Sep 21, 2014 19:40 UTC
Latest updates[?]: $800+ million for production; FY15 long-lead contract; New storage location in Arizona.
Trident II D5 Test Launch
Nuclear tipped missiles were first deployed on board US submarines at the height of the Cold War in the 1960s, to deter a Soviet first strike. The deterrence theorists argued that, unlike their land-based cousins, submarine-based nuclear weapons couldn’t be taken out by a surprise first strike, because the submarines were nearly impossible to locate and target. Which meant that Soviet leaders could not hope to destroy all of America’s nuclear weapons before they could be launched against Soviet territory. SLBM/FBM (Submarine Launched Ballistic Missile/ Fleet Ballistic Missile) offered shorter ranges and less accuracy than their land-based ICBM (Inter-Continental Ballistic Missile) counterparts, but the advent of Trident C4 missiles began extending those ranges, and offering other improvements. The C4s were succeeded by larger Trident II D5 missiles, which added precision accuracy and more payload.
The year that the Trident II D5 ballistic missile was first deployed, 1990, saw the beginning of the end of the missile’s primary mission. Even as the Soviet Union began to implode, the D5’s performance improvements were making the Trident submarine force the new backbone of the USA’s nuclear deterrent – and of Britain’s as well. To ensure that this capability was maintained at peak readiness and safety, the US Navy undertook a program in 2002 to replace aging components of the Trident II D5 missile called the D5 Life Extension (LE) Program. This article covers D5 LE, as well as support and production contracts associated with the American and British Trident missile fleets.
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Dec 03, 2012 19:43 UTC
Arms control treaties and other deactivations have left the USA with over 1,400 ballistic missile rocket motors in storage. The USAF’s Rocket Systems Launch Program looks at ways to reuse them for missile defense testing or spacecraft launches, examines the use of ballistic missile technology for a Conventional Strike Missile (CSM), and studies related technologies. RSLP has supported various technology development efforts for guidance and navigation systems; advanced reentry physics; avionics; Missile Technology Demonstration (MTD); Ballistic Missile Defense System (BMDS) and Ballistic Missile Range Safety Technology (BMRST).
In December 2012, US Space & Missile Command’s Space Development and Test Wing issued 3 indefinite-delivery/ indefinite-quantity, firm-fixed-price RSLP contracts, with up to $900 million in task orders to be competed among the winners:
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Jul 05, 2011 17:51 UTC
ATACMS from M270
Lockheed Martin Missiles and Fire Control in Grand Prairie, TX receives a $145.5 million firm-fixed-price contract modification to produce 130 ATACMS Block 1A export version T2K “unitary guided missile launching assemblies.” In English, that’s 130 MGM-140 ATACMS missiles and their launch container, which fits on compatible vehicles like the tracked M270 MLRS and truck-based M142 HIMARS. An ATACMS pod replaces a pod of 6 x 227mm guided rockets with a GPS-guided missile that can travel over 150 miles, delivering a 500-pound WDU18 unitary warhead at hypersonic speed. Export models will have to comply with the Missile Technology Control Regime, which limits range to under 300 km/ 186 miles.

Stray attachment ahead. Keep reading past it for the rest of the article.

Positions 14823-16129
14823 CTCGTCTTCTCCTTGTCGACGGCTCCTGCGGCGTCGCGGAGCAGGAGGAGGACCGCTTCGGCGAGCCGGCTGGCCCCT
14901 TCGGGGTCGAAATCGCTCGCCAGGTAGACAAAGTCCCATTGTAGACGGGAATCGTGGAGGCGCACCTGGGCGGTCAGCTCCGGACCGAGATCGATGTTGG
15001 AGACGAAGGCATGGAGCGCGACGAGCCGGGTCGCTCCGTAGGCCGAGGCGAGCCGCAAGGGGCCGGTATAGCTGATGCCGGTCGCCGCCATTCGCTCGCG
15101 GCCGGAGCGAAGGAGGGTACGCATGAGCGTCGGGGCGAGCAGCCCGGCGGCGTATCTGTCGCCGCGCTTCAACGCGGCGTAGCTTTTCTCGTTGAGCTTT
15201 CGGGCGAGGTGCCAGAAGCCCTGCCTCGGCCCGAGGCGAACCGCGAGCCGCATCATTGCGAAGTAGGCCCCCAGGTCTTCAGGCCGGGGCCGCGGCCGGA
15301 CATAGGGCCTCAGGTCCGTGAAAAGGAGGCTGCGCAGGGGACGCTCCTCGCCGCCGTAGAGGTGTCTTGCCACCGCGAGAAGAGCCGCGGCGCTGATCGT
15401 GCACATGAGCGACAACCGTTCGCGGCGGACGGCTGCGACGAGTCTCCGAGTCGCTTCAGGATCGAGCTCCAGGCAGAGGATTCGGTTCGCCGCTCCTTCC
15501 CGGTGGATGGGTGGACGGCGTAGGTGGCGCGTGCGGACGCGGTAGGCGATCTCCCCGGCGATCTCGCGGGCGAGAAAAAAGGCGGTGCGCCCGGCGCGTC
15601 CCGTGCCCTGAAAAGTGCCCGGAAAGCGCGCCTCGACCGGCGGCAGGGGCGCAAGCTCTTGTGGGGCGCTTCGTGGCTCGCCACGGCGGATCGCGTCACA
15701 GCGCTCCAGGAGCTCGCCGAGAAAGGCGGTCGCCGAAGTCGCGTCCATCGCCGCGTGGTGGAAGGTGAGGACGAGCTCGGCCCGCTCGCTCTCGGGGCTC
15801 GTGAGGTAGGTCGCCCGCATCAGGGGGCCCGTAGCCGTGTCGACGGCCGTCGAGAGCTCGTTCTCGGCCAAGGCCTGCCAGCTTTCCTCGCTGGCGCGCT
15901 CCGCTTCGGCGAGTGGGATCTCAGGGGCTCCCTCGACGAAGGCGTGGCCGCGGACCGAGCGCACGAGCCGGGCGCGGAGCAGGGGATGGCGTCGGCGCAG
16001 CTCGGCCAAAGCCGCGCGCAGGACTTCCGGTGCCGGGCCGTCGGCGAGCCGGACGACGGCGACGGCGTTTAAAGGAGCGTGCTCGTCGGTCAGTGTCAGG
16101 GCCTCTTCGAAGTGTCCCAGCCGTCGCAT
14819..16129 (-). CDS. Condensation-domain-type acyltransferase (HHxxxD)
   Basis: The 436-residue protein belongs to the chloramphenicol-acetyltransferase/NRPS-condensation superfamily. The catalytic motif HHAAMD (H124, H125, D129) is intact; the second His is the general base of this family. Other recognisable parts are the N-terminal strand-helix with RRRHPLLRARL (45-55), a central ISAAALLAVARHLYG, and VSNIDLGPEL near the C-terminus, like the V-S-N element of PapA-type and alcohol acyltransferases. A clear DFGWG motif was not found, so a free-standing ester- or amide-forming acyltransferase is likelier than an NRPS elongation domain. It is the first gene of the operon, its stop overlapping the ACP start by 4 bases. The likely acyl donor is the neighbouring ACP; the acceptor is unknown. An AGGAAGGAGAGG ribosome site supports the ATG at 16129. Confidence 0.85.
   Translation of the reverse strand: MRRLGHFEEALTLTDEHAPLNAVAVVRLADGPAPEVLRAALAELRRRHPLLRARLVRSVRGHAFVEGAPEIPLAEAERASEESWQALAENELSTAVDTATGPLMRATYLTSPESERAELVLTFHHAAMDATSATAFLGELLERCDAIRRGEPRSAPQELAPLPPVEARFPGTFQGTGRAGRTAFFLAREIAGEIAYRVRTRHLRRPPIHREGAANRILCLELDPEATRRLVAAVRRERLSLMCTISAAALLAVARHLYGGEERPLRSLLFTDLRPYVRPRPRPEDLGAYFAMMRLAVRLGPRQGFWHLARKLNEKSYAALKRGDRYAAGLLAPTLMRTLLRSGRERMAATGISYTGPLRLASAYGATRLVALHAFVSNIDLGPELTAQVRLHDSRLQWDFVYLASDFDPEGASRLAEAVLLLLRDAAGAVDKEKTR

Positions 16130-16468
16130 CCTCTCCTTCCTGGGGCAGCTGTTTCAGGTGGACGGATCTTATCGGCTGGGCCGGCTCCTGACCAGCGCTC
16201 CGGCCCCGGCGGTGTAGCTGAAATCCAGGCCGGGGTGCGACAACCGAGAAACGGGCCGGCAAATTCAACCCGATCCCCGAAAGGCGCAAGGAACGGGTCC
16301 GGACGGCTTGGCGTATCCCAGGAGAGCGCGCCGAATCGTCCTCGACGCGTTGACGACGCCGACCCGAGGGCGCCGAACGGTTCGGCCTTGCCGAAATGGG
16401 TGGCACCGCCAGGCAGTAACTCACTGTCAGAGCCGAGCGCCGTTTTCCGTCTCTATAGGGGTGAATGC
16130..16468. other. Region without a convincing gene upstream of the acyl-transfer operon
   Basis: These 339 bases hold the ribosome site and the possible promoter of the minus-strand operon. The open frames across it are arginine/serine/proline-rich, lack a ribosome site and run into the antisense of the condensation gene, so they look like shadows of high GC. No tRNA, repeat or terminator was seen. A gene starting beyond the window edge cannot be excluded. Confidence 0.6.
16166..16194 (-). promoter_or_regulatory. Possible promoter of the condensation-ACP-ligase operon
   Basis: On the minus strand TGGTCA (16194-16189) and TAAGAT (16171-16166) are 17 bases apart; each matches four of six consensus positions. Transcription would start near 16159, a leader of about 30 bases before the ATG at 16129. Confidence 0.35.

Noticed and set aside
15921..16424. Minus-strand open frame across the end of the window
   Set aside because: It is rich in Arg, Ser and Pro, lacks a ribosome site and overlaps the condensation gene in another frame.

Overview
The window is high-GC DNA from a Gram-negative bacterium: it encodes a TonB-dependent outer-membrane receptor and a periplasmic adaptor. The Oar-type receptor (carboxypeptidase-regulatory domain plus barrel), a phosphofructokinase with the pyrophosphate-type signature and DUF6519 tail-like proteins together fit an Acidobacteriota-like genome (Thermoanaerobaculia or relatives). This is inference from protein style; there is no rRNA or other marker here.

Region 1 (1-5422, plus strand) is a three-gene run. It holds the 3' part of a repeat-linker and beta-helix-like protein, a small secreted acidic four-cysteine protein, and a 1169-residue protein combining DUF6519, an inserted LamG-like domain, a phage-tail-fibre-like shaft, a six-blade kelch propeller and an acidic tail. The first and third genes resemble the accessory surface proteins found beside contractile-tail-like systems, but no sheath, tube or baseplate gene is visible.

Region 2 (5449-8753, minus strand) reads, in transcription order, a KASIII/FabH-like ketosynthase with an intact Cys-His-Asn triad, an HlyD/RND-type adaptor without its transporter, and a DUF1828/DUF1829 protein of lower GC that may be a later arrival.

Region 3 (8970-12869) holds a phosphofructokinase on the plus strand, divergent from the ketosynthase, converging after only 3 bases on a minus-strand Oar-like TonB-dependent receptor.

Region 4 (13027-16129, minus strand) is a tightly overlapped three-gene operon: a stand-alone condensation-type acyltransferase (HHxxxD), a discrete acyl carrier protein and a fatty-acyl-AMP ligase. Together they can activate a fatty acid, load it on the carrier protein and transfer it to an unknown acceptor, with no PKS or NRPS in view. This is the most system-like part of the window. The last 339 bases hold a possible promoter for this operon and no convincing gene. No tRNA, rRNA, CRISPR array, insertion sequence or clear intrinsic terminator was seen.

The sale country was not named in this release, but the contract manager indicates a Foreign Military Sale. In recent years, public FMS requests for ATACMS missiles have been announced by the US DSCA for Bahrain, the UAE, and Taiwan. Armored M270 MLRS carriers with ATACMS missiles were also recently positioned near the border by South Korea, who can now hold the capital of Pyongyang at immediate risk if North Korean artillery decides to target Seoul.
Work will be performed in Grand Prairie, TX; Horizon City, TX; and Lufkin, TX, with an estimated completion date of Oct 31/13. One bid was solicited, with one bid received by the U.S. Army Contracting Command at Redstone Arsenal, AL (W31P4Q-07-C-0302).
Aug 26, 2010 20:52 UTC
Guest article by Ian P. Wilson, Grant Thornton UK LLP
Given unprecedented fiscal pressures inherited by the new UK Government, there is an increasing recognition that the UK will have to reassess how it seeks to assert itself militarily. Given the poor condition of the country’s public finances, it is a widely-held view that the UK simply cannot afford to buy and support military assets to simultaneously project air, sea and land force capabilities on a global scale; nor can it expect to address several major conflicts while maintaining effective security at home.
As it proceeds with its promised 2010 Strategic Defence and Security Review (SDSR), the new UK Government faces the dilemma of having to fund a fundamental realignment and upgrade of the country’s defence and security infrastructure, whilst seeking to reduce a record fiscal deficit. Inevitably, priorities will have to be determined and certain programmes will face cancellation or curtailment…
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